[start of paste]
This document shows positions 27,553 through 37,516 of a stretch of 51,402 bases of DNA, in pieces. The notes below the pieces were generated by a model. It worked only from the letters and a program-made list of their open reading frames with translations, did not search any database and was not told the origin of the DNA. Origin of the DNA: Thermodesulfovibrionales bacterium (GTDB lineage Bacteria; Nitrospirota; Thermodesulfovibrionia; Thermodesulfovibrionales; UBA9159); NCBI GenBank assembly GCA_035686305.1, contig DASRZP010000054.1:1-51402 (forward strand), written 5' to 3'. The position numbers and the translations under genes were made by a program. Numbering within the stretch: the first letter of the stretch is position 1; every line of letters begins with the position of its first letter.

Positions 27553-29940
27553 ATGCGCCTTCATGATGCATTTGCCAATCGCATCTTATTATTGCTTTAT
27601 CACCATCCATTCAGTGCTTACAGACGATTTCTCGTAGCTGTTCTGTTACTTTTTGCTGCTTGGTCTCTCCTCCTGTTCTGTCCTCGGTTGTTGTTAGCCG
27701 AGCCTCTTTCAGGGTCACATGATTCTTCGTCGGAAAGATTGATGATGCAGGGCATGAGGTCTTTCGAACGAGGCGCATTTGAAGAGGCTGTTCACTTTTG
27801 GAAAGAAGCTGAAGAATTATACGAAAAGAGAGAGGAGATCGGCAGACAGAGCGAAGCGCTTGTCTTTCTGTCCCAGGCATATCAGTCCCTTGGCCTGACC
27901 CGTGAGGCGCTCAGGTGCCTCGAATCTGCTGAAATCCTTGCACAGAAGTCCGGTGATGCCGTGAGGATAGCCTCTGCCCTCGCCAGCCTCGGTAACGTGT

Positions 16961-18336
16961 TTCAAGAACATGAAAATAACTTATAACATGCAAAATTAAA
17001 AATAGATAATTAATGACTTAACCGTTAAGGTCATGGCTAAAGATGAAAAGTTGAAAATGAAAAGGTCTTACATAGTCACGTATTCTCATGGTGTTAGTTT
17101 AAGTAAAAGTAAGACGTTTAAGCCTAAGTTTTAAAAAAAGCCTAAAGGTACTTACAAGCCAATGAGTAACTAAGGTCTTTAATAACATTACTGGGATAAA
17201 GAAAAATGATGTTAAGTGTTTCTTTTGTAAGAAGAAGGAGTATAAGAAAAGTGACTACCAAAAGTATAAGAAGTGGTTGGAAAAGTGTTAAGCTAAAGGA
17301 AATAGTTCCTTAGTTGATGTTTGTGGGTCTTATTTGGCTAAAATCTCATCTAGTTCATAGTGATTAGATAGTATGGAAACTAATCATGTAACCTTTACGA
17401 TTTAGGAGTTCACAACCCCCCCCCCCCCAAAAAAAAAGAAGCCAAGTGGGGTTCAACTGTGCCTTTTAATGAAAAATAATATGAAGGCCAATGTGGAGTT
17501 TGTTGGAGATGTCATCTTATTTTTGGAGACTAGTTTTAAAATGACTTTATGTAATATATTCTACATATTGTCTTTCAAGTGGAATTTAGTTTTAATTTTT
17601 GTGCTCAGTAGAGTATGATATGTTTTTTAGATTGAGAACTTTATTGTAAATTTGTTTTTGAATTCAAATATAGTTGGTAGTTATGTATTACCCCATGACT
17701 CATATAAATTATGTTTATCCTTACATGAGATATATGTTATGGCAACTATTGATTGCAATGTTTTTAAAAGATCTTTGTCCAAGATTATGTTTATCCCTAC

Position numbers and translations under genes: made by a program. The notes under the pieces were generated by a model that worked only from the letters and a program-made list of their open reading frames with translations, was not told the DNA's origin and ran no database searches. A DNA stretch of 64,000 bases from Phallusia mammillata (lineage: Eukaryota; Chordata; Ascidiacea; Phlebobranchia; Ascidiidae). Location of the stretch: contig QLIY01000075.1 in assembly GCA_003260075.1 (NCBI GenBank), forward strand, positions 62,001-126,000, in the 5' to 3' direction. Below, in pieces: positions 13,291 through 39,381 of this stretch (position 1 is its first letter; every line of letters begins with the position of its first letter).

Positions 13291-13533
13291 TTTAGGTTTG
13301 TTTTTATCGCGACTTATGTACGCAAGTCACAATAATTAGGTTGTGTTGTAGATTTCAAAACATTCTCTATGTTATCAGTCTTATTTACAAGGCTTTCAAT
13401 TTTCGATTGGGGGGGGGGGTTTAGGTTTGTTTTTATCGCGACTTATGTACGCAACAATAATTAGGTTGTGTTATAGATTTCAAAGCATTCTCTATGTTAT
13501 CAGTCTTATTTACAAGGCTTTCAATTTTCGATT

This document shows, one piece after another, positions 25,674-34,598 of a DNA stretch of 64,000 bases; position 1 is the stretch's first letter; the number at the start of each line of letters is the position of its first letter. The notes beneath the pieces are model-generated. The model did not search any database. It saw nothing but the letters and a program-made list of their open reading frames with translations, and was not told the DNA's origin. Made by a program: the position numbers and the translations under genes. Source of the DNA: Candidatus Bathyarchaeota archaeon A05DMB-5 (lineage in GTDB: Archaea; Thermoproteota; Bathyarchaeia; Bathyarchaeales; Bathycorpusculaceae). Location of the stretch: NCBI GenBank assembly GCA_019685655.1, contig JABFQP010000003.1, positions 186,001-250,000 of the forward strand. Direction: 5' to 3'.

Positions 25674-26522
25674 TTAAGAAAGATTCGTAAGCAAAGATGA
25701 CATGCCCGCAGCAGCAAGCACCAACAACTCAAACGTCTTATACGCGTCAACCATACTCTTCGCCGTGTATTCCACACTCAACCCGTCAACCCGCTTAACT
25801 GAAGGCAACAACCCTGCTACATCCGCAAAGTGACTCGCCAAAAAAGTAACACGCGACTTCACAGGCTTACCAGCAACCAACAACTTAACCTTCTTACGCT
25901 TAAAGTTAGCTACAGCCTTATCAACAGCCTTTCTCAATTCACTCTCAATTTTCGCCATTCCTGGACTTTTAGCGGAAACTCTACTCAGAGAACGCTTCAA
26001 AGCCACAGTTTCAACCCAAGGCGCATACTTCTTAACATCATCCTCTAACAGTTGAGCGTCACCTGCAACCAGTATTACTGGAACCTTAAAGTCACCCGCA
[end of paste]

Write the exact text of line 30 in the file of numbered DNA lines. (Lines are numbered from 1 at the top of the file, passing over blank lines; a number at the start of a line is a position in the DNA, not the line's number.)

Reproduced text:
26001 AGCCACAGTTTCAACCCAAGGCGCATACTTCTTAACATCATCCTCTAACAGTTGAGCGTCACCTGCAACCAGTATTACTGGAACCTTAAAGTCACCCGCA